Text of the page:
Photos are just so darn tempting.
Beginning art students are often taught to draw by copying photos, and the criteria for determining if the drawing is good is if it looks exactly like the photo. Accurate rendering is surely a useful skill. But, by itself, it’s no guarantee that a completed artwork either 1.-communicates anything, or 2. -is visually interesting.
In my recent presentation with a textile artmaking group in Florida, we talked through how to use photos for reference, maybe for inspiration, but not to be trapped by their lure.
The goal is to produce work that means something, with content that’s visually interesting, and to use the elements of good composition to further the purpose of the work. That almost always will demand going beyond the photo or translating it in some way.
The process I used for creating “Becoming One with the Night” is an example.
I knew that I wanted to depict a female figure, a young woman, and I knew that I would do it much better with a good reference photo. So, I invited my neighbor to pose for me. Here’s my original photo.
There’s a lot I liked here. Her body position suggests a contemplative or thoughtful mood, and I wanted that. And I like the architectural details behind her. But I did not want a final work that looks just like this photo.
First, I pulled it into Photoshop Elements to get a rough idea of incorporating the photo with other images. Yes, I liked that.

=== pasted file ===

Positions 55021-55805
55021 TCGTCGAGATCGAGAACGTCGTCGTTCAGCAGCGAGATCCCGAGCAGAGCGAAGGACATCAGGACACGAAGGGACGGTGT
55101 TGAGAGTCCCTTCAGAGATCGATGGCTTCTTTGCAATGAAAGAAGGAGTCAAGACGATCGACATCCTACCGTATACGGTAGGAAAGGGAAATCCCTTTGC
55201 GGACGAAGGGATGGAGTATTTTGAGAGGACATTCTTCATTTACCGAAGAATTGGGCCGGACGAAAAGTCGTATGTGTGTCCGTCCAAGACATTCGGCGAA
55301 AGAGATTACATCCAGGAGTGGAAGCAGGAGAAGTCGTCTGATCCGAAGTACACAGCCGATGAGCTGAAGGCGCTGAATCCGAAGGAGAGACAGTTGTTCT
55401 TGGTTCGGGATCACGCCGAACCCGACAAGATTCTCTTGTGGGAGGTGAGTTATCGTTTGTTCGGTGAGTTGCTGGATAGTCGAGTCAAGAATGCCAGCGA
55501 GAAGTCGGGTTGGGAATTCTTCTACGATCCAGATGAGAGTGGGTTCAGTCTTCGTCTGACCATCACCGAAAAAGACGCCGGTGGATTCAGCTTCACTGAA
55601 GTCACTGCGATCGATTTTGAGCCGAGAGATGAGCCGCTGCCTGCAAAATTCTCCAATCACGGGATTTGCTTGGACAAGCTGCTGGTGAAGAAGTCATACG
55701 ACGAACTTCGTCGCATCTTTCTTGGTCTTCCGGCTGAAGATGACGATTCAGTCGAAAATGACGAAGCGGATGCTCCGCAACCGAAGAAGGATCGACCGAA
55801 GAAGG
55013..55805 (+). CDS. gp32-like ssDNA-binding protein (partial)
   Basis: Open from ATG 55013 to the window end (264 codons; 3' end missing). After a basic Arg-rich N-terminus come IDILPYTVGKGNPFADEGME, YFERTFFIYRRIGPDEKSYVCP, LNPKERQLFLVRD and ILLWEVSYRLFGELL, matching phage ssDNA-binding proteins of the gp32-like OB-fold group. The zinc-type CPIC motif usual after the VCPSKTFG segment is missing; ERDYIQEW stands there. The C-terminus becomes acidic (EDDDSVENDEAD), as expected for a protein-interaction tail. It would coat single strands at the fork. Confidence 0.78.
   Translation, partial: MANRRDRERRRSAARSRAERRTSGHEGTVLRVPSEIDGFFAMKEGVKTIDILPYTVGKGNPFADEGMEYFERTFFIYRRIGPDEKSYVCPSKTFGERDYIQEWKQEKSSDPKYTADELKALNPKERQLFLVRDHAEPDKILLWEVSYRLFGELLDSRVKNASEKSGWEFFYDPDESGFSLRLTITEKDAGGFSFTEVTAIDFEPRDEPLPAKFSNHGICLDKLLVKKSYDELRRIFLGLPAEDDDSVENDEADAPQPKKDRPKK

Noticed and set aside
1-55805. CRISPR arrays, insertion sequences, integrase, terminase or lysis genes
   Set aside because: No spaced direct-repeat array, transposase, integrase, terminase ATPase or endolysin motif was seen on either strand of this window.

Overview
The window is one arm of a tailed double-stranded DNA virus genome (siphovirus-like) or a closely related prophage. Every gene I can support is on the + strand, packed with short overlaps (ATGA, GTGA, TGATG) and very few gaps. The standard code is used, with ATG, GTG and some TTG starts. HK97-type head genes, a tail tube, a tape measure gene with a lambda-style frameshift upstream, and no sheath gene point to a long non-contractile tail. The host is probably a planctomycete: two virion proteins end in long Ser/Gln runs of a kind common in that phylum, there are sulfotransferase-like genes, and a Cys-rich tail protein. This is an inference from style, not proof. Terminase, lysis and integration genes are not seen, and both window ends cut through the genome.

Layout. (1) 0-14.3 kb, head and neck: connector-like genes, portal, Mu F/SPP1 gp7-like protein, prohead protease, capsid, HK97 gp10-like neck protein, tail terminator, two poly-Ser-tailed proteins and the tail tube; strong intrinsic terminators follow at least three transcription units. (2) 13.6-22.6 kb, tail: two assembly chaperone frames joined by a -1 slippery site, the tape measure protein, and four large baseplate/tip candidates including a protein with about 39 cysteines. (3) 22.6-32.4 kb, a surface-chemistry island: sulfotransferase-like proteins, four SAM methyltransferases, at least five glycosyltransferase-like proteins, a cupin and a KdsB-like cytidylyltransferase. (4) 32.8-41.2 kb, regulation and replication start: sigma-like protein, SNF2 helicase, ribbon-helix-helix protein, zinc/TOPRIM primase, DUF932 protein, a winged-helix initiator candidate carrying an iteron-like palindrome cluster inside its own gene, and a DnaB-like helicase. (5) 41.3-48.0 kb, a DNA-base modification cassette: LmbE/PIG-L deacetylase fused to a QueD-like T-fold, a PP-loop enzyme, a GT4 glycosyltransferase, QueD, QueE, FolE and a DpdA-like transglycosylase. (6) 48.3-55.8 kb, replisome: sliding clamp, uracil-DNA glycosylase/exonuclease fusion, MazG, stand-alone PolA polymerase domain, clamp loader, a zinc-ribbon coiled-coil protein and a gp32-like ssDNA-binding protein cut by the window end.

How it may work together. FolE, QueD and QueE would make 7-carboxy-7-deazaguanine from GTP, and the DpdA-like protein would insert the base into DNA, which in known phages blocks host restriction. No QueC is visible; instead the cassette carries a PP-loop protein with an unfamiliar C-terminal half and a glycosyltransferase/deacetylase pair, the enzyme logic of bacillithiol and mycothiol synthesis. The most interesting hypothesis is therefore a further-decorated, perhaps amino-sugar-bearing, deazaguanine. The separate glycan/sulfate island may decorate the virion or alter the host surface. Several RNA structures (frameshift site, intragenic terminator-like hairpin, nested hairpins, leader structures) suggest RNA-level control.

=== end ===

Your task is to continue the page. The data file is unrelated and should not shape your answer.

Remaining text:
Then I tried a rough computer composition of the young woman with a field of blue – my ultimate goal. Yes, I liked that. (I tried out other manipulations here, too. The angle and perspective have been changed from the original.)
I used a grid to enlarge the manipulated image, and drew it onto my drawing paper full-size. Then I traced that image onto muslin. Painting the area behind the figure a solid, deep color was a composition choice designed to make her the focal point.
The blue background – representing night, dream, memories and experience, developed separately. Then it was time to put them together.
Using the monotype-printed sheer fabric as shadows across the figure was a serendipitous step, inspired when the fabric fell across my painting on my worktable. It was just what I wanted. Once that piece with shadows was collage din place, I did some more printing and stamping on it to integrate all the parts together.
Artmakers have many tools in our toolboxes. Photos are one. I feel like I will create better work when I think through how to make choices using a photo. It may change, and that may be a much better outcome.
For more information about this work, and to see it in a room interior, visit my website HERE
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